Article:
Charges expected over choking death on New York subway
A former US Marine is expected to be charged with manslaughter after putting a homeless man in a chokehold on the New York City subway.
The ex-marine, identified as Daniel Penny, put 30-year-old Jordan Neely in a chokehold while they rode on the train in Manhattan on May 1.
Neely, reportedly a homeless man, died from a compression of the neck the medical examiner said.
"We can confirm that Daniel Penny will be arrested on a charge of manslaughter in the second degree. We cannot provide any additional information until he has been arraigned in Manhattan Criminal Court, which we expect to take place tomorrow," Manhattan District Attorney Alvin Bragg said in a statement on Thursday.
The incident sparked protests, with demonstrators calling for justice for Neely. Protest organisers called the act a "lynching" and an example of "white vigilantism" against people of colour.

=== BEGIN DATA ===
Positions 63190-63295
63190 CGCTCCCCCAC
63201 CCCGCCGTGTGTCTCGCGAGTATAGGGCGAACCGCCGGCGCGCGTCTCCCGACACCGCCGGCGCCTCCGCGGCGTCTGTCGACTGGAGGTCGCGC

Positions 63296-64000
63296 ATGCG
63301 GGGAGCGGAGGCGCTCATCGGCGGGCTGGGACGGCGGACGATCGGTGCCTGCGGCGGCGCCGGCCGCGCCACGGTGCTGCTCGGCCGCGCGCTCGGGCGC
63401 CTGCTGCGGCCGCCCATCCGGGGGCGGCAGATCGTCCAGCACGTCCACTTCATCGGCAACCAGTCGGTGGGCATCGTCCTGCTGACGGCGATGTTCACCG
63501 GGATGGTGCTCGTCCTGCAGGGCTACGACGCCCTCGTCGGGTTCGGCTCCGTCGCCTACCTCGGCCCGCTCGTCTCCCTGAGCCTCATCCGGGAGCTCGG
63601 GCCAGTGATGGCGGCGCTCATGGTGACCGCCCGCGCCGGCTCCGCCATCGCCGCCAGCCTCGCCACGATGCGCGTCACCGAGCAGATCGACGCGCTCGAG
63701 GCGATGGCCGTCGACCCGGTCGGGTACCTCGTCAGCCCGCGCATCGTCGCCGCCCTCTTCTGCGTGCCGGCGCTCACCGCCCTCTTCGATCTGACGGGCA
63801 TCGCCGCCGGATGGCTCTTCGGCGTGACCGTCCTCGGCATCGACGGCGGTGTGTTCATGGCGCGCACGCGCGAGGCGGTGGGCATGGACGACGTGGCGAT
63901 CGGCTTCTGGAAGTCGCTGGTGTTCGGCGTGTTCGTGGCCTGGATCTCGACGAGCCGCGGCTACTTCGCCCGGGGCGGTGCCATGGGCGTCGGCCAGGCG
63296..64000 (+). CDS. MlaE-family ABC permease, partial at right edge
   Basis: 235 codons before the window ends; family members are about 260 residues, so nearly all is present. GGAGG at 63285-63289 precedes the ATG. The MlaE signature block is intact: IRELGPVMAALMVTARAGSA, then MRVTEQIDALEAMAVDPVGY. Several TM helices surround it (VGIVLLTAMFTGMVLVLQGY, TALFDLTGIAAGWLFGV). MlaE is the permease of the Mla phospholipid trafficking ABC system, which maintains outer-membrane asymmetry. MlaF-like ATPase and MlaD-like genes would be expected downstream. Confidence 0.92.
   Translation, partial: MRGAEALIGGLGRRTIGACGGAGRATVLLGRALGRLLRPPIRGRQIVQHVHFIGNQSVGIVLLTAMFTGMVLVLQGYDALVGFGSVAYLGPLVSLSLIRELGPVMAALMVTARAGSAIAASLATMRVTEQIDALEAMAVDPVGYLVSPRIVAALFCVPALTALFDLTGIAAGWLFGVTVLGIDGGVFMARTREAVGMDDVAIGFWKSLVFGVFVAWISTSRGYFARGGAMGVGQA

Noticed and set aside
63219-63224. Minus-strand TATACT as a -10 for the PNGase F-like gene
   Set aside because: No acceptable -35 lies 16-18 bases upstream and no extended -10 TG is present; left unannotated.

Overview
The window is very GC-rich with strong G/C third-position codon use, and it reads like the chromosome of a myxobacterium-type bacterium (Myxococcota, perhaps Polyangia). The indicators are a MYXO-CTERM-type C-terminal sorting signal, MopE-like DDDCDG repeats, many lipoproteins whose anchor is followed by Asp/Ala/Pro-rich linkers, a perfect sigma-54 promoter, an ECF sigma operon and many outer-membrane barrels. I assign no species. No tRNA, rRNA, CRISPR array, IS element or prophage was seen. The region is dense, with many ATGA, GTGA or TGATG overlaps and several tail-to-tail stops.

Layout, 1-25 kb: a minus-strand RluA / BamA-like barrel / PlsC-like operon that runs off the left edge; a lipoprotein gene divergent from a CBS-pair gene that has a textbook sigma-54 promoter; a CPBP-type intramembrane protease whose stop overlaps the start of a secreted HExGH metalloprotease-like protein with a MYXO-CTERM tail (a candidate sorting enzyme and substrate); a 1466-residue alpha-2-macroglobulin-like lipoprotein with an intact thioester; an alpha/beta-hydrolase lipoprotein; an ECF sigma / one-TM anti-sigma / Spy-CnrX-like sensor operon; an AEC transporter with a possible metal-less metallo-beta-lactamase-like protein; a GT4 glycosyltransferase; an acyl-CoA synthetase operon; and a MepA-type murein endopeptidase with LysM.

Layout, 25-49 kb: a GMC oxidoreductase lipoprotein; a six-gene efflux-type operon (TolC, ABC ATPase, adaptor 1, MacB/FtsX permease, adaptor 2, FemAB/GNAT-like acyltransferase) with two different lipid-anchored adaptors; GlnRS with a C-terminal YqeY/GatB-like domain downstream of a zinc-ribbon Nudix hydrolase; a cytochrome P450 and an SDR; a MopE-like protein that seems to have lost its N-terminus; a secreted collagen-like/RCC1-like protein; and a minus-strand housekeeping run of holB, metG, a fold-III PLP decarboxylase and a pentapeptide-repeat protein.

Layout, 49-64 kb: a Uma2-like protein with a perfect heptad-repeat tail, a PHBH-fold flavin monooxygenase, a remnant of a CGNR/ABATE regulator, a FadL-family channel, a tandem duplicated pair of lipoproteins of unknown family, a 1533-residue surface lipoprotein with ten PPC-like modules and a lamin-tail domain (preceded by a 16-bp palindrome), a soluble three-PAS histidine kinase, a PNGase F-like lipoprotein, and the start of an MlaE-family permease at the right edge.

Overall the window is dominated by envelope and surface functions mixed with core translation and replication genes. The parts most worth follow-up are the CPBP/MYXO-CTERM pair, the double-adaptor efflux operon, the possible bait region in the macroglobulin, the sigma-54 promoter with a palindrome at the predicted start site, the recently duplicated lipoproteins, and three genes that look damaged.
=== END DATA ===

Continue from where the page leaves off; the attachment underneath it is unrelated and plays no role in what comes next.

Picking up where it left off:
In a statement, Penny expressed "condolences to those close to Mr. Neely." The statement alleged that Neely had aggressively threatened Penny and other passengers, and added that "Daniel never intended to harm Mr. Neely and could not have foreseen his untimely death."
An attorney for Neely's family said in a statement on Monday that Penny's actions on the train and his words show that "he needs to be in prison."
24-year-old Penny, who was white, was questioned by police and released after the incident, media said.
New York Mayor Eric Adams, who critics say did not adequately condemn the killing and failed to speak with Neely's family, has called for improved mental health services.
"Jordan Neely did not deserve to die," he said. "His death is a tragedy that never should have happened."
A spate of attacks on train passengers last year, particularly Asian Americans, prompted Adams to increase police patrols and expand outreach to the mentally ill in the subway system, citing rising homelessness in the wake of the pandemic.
A video of the incident that has circulated on social media showed Penny applying a chokehold to a man identified as Neely on the floor of a subway train for more than three minutes. Two other men are seen restraining Neely's arms before he went limp.
The altercation occurred after he boarded the train and began yelling at passengers, saying he was hungry and ready to die, the New York Times reported, citing police.